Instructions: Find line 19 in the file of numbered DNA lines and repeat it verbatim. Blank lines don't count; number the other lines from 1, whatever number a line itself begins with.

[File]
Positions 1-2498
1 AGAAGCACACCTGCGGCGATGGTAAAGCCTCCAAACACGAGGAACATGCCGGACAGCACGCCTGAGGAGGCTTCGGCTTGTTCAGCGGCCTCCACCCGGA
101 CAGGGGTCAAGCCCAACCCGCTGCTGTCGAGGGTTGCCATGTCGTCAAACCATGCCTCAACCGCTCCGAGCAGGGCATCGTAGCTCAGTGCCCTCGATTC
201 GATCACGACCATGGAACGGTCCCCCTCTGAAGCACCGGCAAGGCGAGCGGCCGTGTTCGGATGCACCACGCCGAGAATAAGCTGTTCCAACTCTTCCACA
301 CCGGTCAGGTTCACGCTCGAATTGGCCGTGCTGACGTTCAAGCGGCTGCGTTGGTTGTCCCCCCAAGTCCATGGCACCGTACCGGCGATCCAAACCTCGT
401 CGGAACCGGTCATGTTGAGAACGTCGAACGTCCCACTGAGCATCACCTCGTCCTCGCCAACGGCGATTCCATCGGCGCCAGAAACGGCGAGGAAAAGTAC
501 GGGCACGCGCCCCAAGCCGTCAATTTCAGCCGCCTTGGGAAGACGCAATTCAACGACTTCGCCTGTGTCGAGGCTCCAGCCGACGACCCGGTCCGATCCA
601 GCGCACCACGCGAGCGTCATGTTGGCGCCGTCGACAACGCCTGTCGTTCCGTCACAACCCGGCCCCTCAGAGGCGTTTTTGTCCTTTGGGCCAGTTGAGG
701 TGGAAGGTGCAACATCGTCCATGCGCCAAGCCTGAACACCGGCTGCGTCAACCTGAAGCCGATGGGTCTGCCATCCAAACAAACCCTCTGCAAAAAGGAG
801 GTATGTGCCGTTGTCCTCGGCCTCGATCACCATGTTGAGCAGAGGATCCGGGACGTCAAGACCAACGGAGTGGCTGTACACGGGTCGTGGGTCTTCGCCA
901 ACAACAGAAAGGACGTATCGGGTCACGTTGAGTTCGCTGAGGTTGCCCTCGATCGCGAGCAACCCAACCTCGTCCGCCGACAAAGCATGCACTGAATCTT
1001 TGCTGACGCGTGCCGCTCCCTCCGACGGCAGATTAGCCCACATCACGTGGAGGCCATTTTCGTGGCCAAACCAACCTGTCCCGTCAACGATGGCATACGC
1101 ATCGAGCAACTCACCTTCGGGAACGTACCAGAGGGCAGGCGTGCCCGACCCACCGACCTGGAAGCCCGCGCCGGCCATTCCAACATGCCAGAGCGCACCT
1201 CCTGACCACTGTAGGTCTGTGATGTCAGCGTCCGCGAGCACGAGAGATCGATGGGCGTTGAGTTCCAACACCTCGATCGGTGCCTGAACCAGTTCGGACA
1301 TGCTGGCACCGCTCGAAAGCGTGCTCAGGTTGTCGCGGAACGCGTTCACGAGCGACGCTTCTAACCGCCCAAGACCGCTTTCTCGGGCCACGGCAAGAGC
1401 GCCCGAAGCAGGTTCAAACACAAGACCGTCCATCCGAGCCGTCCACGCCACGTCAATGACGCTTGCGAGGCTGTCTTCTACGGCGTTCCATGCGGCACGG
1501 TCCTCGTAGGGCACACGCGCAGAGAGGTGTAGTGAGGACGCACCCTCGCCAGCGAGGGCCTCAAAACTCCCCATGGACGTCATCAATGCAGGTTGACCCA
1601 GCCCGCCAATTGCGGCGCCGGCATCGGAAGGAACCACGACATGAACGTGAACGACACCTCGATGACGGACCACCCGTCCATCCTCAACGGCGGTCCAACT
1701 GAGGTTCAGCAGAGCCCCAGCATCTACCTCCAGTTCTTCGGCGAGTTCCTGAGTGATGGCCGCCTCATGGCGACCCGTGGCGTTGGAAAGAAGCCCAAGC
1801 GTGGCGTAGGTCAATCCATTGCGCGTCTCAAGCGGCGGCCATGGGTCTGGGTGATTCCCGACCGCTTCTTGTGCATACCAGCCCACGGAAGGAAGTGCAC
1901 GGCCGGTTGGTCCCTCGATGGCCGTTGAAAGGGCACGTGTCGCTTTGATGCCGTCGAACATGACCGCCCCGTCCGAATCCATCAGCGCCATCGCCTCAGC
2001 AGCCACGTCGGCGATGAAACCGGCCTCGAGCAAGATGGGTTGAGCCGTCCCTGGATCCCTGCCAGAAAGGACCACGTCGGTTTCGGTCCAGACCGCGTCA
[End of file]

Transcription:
1701 GAGGTTCAGCAGAGCCCCAGCATCTACCTCCAGTTCTTCGGCGAGTTCCTGAGTGATGGCCGCCTCATGGCGACCCGTGGCGTTGGAAAGAAGCCCAAGC